Checking Email: I disabled the pop-up email reminder in Outlook and I only check email every 2 hours (for a total of 4 times during the work day). When I check email, I triage them. If they apply to what I’m working on, I use them. If they don’t, I file them appropriately. Do I ever miss important things? No. Do I get more done by not being distracted? Absolutely! I also DO NOT have my work email on my phone. A lot of my coworkers do but our organization doesn’t pay for our cell phones and quite frankly, our work may be life-affirming but it’s not life-saving so there’s no need for me to receive work emails when I’m not at work.

Lunch: I take a lunch break every day – away from my computer. Stepping away from work for a while enhances creativity and being present (mindful) during lunch allows me to enjoy what I’m eating (as well as make better food choices).

Setting work hours: As a full-time remote employee, I am required to work 35 hours per week. My employer has no stipulation on how those hours are allocated (with the exception of our weekly staff meeting). I tend to schedule my days 8 AM to 4 PM (with an hour lunch break). On occasion, I flex my time around an appointment or to accommodate another activity (particularly if it is a sunny day and I want to take a walk) but I always make a clear distinction between work and home. I only work 35 hours per week, during which I make myself focus only on job related tasks. At first it was hard to overcome the urge to do a household chore (like laundry) alongside work but now that I’ve been single-tasking for a while, I am at peace with the laundry pile. I know it will have its time too.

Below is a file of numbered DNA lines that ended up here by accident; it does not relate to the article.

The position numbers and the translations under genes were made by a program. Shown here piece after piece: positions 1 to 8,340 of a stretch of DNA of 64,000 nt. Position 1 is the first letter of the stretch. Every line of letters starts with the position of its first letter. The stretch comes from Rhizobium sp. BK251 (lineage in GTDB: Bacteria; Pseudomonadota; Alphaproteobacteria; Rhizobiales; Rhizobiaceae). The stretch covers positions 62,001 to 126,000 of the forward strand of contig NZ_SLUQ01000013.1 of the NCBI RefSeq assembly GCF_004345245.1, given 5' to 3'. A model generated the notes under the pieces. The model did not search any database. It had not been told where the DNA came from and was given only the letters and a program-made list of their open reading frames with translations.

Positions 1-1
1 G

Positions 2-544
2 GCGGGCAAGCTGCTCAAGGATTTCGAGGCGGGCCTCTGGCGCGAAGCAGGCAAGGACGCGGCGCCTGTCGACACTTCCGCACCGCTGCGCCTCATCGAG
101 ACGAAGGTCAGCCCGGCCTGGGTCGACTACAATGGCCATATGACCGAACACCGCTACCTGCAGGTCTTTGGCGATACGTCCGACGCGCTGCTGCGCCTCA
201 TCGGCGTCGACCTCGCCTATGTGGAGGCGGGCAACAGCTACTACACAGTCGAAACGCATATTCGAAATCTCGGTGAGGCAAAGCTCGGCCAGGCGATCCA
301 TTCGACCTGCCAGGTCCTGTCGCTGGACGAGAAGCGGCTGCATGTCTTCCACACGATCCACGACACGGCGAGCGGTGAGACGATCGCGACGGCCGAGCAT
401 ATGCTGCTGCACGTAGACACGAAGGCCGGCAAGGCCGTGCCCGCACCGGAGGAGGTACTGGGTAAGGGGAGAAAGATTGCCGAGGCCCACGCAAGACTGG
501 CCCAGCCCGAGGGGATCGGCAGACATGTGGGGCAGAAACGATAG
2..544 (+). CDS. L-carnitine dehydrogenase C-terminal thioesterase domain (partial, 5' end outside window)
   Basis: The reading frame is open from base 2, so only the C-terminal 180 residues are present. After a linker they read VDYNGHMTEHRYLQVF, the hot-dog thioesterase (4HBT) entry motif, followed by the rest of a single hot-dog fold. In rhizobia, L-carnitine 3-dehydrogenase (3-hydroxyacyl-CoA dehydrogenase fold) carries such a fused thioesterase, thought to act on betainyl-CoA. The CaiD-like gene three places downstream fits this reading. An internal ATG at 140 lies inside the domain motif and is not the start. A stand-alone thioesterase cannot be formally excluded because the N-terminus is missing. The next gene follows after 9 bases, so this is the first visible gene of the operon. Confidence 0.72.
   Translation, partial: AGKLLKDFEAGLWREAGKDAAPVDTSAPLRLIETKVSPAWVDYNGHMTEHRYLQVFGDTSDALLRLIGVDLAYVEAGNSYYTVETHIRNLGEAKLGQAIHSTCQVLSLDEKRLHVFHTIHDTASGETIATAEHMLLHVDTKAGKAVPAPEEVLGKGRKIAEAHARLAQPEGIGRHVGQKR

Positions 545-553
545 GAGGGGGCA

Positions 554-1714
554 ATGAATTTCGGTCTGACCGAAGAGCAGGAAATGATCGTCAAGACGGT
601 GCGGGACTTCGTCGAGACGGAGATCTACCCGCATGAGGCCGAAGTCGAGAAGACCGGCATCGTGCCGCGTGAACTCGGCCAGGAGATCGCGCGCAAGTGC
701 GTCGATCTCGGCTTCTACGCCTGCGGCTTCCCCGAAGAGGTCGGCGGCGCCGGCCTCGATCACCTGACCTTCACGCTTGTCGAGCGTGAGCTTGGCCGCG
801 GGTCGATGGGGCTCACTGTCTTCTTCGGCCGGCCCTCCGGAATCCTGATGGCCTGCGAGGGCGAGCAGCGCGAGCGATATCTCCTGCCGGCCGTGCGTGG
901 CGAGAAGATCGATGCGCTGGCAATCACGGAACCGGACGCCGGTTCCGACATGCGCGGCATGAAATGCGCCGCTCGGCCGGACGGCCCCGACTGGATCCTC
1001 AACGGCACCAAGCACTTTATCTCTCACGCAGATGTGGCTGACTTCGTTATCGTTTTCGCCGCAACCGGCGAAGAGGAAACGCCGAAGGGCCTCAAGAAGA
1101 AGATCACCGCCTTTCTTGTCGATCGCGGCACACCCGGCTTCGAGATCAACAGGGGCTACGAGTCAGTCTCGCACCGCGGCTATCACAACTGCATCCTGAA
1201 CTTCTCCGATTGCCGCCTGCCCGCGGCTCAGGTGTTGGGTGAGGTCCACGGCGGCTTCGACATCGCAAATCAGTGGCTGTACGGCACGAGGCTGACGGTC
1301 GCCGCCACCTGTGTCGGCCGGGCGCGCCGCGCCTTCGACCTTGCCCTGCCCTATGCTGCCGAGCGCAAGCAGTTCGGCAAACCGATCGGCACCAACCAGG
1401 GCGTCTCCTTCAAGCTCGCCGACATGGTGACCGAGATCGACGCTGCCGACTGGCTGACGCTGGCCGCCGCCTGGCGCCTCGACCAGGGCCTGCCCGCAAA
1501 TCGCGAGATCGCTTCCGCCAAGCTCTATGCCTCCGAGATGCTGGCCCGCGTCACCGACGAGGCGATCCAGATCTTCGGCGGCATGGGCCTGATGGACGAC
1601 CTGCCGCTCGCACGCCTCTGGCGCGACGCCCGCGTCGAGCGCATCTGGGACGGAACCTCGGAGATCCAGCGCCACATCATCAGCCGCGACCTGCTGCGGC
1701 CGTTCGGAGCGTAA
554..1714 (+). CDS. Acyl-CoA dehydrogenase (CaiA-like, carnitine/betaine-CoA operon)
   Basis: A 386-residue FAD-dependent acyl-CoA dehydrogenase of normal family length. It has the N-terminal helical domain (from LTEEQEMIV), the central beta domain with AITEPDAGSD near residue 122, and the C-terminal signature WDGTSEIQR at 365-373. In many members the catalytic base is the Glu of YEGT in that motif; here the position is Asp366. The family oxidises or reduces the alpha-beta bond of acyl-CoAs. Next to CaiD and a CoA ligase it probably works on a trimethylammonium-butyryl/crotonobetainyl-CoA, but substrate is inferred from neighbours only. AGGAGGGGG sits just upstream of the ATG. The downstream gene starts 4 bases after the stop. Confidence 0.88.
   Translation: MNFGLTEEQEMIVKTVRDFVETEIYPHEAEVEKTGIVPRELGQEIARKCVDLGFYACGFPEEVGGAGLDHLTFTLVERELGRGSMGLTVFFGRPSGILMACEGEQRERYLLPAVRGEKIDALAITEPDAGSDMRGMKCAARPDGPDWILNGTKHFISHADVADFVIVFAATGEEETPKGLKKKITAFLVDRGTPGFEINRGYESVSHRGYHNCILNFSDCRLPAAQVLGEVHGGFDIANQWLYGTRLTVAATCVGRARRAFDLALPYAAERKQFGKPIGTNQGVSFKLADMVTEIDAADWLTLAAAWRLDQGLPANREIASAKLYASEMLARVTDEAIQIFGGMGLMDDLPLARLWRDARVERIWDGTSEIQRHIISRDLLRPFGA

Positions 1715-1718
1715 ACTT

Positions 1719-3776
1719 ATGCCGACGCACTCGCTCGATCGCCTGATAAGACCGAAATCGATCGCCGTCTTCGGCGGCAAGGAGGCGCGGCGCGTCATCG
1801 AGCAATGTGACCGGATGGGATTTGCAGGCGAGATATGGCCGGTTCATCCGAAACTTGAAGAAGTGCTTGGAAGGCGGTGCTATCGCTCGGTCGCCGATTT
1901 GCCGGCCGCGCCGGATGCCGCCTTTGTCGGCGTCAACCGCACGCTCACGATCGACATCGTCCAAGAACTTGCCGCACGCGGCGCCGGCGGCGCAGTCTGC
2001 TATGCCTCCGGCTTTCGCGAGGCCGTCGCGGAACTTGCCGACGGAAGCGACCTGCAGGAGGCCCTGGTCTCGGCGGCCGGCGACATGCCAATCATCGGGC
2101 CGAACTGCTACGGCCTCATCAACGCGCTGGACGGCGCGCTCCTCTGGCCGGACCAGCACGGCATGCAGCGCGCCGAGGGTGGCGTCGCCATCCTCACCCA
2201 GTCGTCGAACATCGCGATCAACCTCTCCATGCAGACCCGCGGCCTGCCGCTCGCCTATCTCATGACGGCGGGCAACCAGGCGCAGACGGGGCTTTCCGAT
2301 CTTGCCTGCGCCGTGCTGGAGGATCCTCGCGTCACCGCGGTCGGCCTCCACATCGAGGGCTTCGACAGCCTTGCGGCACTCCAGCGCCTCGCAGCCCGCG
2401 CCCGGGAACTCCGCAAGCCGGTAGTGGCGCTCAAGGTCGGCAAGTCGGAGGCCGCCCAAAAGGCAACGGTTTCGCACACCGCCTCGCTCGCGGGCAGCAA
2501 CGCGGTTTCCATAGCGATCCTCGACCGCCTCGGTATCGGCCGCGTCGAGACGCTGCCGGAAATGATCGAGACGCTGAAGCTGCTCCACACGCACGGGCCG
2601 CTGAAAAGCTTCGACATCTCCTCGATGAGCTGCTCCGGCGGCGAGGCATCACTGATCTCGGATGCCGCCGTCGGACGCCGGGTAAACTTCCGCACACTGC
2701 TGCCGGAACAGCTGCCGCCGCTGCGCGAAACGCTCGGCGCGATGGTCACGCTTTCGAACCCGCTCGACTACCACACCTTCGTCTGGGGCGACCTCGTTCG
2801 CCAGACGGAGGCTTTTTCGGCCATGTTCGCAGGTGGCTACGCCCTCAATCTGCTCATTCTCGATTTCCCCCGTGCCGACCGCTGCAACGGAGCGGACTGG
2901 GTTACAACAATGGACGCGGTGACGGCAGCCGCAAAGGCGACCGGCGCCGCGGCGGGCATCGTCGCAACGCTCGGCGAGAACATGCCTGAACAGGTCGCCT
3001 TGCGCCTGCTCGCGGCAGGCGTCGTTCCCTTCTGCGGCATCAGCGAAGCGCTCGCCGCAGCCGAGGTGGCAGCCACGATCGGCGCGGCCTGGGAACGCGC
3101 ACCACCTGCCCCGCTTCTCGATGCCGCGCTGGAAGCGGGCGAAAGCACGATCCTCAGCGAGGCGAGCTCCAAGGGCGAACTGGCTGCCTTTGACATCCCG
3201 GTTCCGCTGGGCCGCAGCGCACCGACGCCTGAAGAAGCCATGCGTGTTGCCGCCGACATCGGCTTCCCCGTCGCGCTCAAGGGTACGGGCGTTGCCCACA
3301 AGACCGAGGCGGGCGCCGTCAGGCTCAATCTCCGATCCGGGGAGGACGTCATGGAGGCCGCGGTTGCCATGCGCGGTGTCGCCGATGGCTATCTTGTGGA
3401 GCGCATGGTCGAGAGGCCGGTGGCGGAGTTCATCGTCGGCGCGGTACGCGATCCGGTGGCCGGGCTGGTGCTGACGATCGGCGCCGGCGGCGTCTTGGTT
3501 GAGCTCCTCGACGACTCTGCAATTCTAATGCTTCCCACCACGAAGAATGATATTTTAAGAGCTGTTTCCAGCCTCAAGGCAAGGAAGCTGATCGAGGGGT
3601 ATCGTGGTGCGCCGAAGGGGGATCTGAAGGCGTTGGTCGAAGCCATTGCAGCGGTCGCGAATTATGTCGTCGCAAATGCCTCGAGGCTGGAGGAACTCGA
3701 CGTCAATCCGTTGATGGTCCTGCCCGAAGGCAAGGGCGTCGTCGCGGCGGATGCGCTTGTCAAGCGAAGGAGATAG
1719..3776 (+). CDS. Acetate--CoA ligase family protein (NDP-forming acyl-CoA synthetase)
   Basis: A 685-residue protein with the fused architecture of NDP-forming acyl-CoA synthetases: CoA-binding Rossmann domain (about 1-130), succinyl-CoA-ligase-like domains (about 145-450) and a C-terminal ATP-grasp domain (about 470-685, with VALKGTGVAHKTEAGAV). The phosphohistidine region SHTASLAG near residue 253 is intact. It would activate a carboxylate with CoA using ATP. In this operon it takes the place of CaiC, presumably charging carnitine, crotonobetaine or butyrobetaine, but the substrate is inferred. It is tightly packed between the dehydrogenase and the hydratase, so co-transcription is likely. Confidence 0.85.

Because this is real life, there inevitably will be distractions during the work day. Personal phone calls, a knock at the door, or your significant other asking a question. I don’t have a solution for dealing with these things other than to take them as they come and don’t let them deter you more than momentarily from your task. Personally, I get frustrated, sometimes even derailed, after more than a few distractions on the same day and I know this is an area I need to work on.

So which one are you – a single-tasker or a multitasker? What steps have you taken to be more focused and mindful of what you’re doing with your day?

3 thoughts on “Single-tasking vs. Multi-tasking

  1. I find that I get far more out of my life when I single task. When I am focused on more than one thing at once, I’m not really focused on either. I am much more present when I do one thing at a time. 🙂

    Liked by 1 person

  2. I find duo-tasking most efficient (dominant and subordinate task alternating) – I can concentrate longer without tedium. Creative, never have been a list maker, and rely on visual memory. Fighting to stick with one task wouldn’t work for me.

    Liked by 1 person